November 2, 2007

The Rhetoric Beat

I’ve been suggesting, since I began writing this blog more than five years ago, that journalism ought to cover the rhetoric of civic discourse (including its own). For example, I wrote just last year:

If the rhetorical features of a political text may be identified outside considerations of ideology, then they are reportable facts and should be reported by the news media. Lies are also reportable facts.

(A simple search string brings up this list from Rhetorica.)

Reportable facts. You look at the world. You make note of it. You report it. Easy.

Well, maybe not…but let’s move on.

Brent Cunningham’s essay in the Columbia Journalism Review is well worth your time. He thinks there should be a rhetoric beat in American journalism. Welcome to the club, Brent. It’s small, but it’s important.

I would, however, offer this caution: The rhetoric beat would require specific training and reliance on neutral experts. Otherwise this beat could make people dumber by treating rhetoric in the same sloppy way journalism sometimes treats the sciences (and politics, and…well, you know).



5 Responses

  1. Sven 

    Not neutral in the least, but beautifully written.

    Very interesting (PDF).

  2. Tim 
  3. Tim 

    The Krebs & Lobasz paper Sven provides in the second link is excellent!

    Thanks Sven!

  4. All good links and interesting stuff. And, Tim, I liked your post.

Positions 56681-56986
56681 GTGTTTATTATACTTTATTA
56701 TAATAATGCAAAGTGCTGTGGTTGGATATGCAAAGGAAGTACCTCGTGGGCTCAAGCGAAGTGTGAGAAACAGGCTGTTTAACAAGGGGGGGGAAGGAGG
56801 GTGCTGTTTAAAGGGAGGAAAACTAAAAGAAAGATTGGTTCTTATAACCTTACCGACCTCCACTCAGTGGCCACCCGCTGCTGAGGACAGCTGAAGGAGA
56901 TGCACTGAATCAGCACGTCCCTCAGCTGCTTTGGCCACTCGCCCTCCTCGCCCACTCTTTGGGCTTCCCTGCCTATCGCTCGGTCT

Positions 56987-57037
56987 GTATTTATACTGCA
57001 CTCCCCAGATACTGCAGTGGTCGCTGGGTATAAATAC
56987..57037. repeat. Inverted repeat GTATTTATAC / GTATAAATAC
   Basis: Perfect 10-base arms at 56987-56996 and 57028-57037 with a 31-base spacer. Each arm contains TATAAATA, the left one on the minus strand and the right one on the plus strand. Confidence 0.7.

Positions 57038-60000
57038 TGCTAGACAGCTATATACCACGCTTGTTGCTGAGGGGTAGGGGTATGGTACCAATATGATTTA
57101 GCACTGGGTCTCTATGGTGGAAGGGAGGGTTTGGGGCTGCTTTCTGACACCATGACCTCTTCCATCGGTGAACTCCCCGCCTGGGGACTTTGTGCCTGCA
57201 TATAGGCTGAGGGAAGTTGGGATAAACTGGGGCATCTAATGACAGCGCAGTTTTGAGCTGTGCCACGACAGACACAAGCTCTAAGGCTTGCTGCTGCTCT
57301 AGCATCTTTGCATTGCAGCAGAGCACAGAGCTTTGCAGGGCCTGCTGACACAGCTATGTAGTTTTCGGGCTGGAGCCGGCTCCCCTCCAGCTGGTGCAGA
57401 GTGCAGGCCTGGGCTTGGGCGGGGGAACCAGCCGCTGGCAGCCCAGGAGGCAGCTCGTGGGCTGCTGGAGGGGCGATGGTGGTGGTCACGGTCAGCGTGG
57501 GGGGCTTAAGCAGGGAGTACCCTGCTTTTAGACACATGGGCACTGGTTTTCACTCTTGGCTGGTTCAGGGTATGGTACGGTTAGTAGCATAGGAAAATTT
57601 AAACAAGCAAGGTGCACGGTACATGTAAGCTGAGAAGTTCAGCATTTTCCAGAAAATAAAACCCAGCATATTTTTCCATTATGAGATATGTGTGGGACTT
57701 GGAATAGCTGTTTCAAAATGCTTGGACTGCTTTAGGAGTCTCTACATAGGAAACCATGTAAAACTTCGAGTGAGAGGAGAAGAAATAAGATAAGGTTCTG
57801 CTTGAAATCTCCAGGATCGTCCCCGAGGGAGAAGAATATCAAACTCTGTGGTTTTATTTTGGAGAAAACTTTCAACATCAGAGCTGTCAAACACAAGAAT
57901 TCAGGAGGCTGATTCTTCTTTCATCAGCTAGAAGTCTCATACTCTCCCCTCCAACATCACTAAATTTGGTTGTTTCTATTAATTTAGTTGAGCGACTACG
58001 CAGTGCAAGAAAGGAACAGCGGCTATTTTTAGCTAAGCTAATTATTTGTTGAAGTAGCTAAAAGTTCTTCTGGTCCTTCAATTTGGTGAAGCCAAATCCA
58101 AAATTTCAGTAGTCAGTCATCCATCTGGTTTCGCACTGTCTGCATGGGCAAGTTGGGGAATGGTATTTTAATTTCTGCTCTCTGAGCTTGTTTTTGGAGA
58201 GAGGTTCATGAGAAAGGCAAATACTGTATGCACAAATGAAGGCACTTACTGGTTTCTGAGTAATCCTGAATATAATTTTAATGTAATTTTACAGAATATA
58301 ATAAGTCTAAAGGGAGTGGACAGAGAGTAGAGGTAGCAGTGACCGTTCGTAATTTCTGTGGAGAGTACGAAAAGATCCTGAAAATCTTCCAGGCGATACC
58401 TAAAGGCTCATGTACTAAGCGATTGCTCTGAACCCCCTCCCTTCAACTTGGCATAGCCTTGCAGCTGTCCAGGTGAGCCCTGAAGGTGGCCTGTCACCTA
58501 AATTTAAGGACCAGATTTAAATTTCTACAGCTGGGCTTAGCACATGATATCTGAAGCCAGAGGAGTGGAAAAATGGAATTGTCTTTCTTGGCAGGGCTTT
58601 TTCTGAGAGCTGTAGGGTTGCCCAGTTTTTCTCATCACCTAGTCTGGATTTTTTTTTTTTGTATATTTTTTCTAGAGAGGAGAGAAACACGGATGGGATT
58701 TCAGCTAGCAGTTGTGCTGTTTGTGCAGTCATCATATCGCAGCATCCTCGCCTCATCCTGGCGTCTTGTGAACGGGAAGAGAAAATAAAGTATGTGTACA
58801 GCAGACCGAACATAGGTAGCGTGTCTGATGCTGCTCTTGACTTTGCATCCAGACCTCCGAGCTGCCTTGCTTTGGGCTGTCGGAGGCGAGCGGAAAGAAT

5. Tim 

    Thanks, Andy.

    On Krebs:

    1. He’s wrong on the Feb 2003 polls on Iraq. He’s also wrong about the Senate vote count on Resolution 114 authorizing force against Iraq.

    2. He inadequately addresses the weakness in logos of maintaining the “terror as crime” status quo rhetoric that preceded 9/11 and the failure of the “coalition of law and justice” to stem the trend of increasing, and increasingly damaging, terror attacks. He also fails to question the logos of the effectiveness of an international “coalition of law and justice” and an international “coalition of allies” in the “War on Terror” to combat (his word) terrorism.

    3. He inadequately addresses the weakness in ethos of individual Democrats who engaged in “war” and “regime change” rhetoric concerning Iraq prior to 9/11 during the Clinton administration. He does a good job describing this rhetoric in terms of establishing an Iraqi Narrative during the 1990s, but does not explain how that “boxed in” political opposition in 2001-2002 without any coercion.

    4. Related to #3, he contradicts himself with the role of memory in the Iraq debate, stating on p.416 that “the larger lesson was that the public’s memory is short.” Not so, in that the previous vote on the Gulf War was newsworthy during the 2002 vote.